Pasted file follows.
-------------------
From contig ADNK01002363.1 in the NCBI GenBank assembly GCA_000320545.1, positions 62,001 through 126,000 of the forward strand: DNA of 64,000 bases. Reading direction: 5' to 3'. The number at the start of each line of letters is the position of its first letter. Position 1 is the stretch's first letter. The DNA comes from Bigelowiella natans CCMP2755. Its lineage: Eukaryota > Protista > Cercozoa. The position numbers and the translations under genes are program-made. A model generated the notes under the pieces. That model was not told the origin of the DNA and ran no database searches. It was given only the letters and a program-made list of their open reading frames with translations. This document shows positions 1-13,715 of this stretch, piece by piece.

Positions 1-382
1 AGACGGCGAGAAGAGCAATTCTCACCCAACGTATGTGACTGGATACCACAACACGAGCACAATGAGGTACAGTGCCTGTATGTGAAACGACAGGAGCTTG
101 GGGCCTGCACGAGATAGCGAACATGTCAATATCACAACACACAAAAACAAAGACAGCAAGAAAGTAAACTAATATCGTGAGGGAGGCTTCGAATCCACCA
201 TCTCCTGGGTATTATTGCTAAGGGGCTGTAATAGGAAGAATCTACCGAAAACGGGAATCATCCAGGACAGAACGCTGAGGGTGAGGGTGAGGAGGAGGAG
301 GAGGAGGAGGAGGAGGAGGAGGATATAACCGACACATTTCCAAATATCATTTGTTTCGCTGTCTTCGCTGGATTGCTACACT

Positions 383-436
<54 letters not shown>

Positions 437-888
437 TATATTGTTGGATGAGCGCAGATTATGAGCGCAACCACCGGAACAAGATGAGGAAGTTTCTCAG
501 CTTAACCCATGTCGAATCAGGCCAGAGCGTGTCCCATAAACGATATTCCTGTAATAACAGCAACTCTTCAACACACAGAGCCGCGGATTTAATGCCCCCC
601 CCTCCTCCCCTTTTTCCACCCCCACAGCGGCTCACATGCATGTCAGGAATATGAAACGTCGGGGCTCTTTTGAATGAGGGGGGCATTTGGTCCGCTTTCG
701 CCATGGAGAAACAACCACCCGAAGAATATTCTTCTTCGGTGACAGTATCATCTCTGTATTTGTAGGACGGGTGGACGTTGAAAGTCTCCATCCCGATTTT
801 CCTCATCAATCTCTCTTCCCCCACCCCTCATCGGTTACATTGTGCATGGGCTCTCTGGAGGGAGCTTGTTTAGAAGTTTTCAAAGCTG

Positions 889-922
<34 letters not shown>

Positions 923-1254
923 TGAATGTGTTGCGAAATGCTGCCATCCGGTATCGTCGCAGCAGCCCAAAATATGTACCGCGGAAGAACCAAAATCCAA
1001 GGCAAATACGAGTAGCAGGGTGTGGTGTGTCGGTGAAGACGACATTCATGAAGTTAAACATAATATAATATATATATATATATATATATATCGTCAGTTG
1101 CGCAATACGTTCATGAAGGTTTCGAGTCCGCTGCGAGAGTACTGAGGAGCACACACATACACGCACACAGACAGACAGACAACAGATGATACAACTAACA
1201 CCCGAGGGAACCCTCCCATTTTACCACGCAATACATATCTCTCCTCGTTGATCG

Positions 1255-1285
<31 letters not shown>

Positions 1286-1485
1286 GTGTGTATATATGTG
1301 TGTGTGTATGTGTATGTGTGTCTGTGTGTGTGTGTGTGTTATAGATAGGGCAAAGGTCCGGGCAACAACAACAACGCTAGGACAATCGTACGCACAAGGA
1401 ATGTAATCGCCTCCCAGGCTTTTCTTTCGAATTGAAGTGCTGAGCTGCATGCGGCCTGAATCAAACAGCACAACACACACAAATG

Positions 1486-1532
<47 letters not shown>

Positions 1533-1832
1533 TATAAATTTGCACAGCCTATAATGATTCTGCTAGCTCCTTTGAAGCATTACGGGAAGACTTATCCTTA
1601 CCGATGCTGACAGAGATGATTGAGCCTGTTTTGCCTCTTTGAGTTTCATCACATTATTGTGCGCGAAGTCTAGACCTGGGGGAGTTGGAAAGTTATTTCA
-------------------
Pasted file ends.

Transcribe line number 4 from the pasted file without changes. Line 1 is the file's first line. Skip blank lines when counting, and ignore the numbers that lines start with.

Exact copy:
101 GGGCCTGCACGAGATAGCGAACATGTCAATATCACAACACACAAAAACAAAGACAGCAAGAAAGTAAACTAATATCGTGAGGGAGGCTTCGAATCCACCA